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anonymous

  • one year ago

I'll post what I have already solved, but I'm not sure if there's more to the question.

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  1. anonymous
    • one year ago
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  2. anonymous
    • one year ago
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    f(0) = (0)^3 = 0 f(1) = (1)^3 = 1 \[\frac{ 1-0 }{ 1-0 }=\frac{1}{1}=1\] The derivative of the function is 3x^2 3x^2 = 1 x^2= 1/3 x = sqrt(1/3) or -sqrt(1/3) Since only sqrt(1/3) is found in [0,1], then it is the only answer.

  3. anonymous
    • one year ago
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    Is there anything else this question is asking me to do? (It's just worded confusingly to me)

  4. anonymous
    • one year ago
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    @amistre64

  5. amistre64
    • one year ago
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    do you have to define how the mean value thrm applies to it? i think it has to do with being continuous along the interval

  6. amistre64
    • one year ago
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    other than that, you did well at finding x=c that has a slope equal to the slope between x=a and x=b

  7. anonymous
    • one year ago
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    What do mean by define how it applies?

  8. amistre64
    • one year ago
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    what are the required conditions for the MVT to be applicable?

  9. anonymous
    • one year ago
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    The function must be continuous and differentiable

  10. amistre64
    • one year ago
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    ..." if f(x) is defined and continuous on the interval [a,b] and differentiable on (a,b)" ... http://www.sosmath.com/calculus/diff/der11/der11.html correct, and since this function is defined, continuous, and diffy-able then yada yada

  11. amistre64
    • one year ago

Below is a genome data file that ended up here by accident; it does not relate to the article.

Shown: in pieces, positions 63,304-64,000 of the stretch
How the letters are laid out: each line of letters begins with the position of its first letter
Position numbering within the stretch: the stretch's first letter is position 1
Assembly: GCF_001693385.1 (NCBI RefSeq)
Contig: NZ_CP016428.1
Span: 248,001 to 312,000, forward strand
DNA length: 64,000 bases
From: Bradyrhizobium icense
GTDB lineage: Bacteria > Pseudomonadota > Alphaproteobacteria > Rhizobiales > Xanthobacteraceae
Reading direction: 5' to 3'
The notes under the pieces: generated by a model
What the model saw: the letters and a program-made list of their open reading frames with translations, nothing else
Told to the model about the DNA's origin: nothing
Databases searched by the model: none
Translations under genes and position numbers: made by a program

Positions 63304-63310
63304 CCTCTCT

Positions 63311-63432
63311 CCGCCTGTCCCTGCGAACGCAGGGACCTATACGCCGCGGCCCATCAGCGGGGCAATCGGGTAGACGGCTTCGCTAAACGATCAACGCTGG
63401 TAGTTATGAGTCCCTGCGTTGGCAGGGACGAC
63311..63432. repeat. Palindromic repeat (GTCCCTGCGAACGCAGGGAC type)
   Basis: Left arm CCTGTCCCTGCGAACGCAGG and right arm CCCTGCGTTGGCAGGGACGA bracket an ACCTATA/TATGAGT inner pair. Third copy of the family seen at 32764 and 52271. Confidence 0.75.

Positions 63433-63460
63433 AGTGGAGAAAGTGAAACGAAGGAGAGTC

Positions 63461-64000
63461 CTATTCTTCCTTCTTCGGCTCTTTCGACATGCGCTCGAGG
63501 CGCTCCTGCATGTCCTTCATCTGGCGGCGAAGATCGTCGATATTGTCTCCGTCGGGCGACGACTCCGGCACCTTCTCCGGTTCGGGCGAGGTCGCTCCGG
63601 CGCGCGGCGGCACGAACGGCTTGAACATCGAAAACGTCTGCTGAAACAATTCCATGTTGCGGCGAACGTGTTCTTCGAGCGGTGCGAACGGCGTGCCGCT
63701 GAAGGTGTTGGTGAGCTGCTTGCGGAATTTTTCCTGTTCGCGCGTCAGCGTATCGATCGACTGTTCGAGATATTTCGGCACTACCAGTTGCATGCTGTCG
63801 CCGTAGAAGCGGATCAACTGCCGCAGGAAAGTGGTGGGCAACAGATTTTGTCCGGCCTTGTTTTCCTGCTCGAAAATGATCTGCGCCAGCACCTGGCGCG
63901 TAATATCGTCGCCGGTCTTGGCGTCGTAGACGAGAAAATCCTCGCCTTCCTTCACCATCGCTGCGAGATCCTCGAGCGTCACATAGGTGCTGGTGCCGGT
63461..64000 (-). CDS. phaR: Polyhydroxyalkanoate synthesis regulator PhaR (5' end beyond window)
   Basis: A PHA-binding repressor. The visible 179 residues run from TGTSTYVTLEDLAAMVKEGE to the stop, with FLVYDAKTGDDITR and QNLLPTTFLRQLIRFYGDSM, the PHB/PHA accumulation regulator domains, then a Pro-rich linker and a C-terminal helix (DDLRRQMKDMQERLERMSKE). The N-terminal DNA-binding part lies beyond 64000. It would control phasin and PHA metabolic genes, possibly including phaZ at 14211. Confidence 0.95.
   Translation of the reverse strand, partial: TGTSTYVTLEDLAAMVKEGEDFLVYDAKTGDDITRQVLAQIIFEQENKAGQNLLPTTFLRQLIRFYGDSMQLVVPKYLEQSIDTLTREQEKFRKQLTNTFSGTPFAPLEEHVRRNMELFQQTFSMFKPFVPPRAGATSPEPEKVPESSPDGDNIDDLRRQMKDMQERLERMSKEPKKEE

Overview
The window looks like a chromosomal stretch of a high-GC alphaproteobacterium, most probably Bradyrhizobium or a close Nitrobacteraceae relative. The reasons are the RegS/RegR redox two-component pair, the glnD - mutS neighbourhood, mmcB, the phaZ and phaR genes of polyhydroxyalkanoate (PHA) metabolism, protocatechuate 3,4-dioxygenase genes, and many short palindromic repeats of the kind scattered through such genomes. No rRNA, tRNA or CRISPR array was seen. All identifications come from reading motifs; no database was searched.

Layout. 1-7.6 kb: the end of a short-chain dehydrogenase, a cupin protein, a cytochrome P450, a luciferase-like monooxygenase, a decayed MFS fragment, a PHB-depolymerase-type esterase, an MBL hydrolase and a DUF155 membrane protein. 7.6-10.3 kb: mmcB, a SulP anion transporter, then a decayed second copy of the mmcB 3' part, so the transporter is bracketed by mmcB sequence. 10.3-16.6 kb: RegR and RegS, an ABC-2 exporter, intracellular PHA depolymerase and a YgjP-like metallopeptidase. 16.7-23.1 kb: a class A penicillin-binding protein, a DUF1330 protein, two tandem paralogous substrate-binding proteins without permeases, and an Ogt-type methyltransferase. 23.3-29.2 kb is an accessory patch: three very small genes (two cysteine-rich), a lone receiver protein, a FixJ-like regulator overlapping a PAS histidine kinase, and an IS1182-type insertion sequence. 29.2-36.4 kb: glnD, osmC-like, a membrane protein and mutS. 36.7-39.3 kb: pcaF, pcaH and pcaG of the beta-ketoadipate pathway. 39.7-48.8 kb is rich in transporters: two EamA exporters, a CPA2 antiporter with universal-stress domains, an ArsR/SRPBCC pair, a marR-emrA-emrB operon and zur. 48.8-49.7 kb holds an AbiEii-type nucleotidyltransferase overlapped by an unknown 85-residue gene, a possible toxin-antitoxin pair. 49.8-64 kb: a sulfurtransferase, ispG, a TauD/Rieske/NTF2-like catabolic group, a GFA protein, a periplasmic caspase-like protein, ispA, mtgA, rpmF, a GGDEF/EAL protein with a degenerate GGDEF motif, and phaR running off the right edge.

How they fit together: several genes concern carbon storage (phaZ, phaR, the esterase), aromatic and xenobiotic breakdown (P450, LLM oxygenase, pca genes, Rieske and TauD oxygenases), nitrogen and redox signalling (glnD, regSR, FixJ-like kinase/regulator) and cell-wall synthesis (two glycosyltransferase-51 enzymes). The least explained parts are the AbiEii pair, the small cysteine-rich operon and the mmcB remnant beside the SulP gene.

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    one of the common examples of a fail for this is f(x) = 1/x, on the interval (-1,1)

  12. amistre64
    • one year ago
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    a slope can be defined across the interval, but the function has no value in the interval that matches that slope ... it is not continuous or diffy-able at x=0 within the interval

  13. anonymous
    • one year ago
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    Ah okay. Could you interpret this by chance? ... "Find any tangent lines to the graph of f that are parallel to the secant line."

  14. anonymous
    • one year ago
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    I could post the problem if it would help

  15. amistre64
    • one year ago
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    more info usually helps, but the idea is to find the slope ofthe secant line in order to evaluate the derivative tha tmatches it

  16. anonymous
    • one year ago
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    Is there a formula to finding the slope of the secant line?

  17. anonymous
    • one year ago
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    Oh nevermind! It's 2/3. I've already solved for it.

  18. amistre64
    • one year ago
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    :) f(b)-f(a) ------- b-a

  19. anonymous
    • one year ago
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    So how would I find the parallel lines?

  20. amistre64
    • one year ago
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    parallel lines have the same slope ....

  21. anonymous
    • one year ago
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    So it would be any function with the slope 2/3?

  22. amistre64
    • one year ago
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    the derivative of the function (if one is given) define the slope at any single point

  23. amistre64
    • one year ago
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    any value x=c of which f'(c) = 2/3

  24. amistre64
    • one year ago
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    this is just another wording of the MVT

  25. anonymous
    • one year ago
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    Okay thank you!

  26. amistre64
    • one year ago
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    youre welcome was stuck in OS limbo for a bit :/

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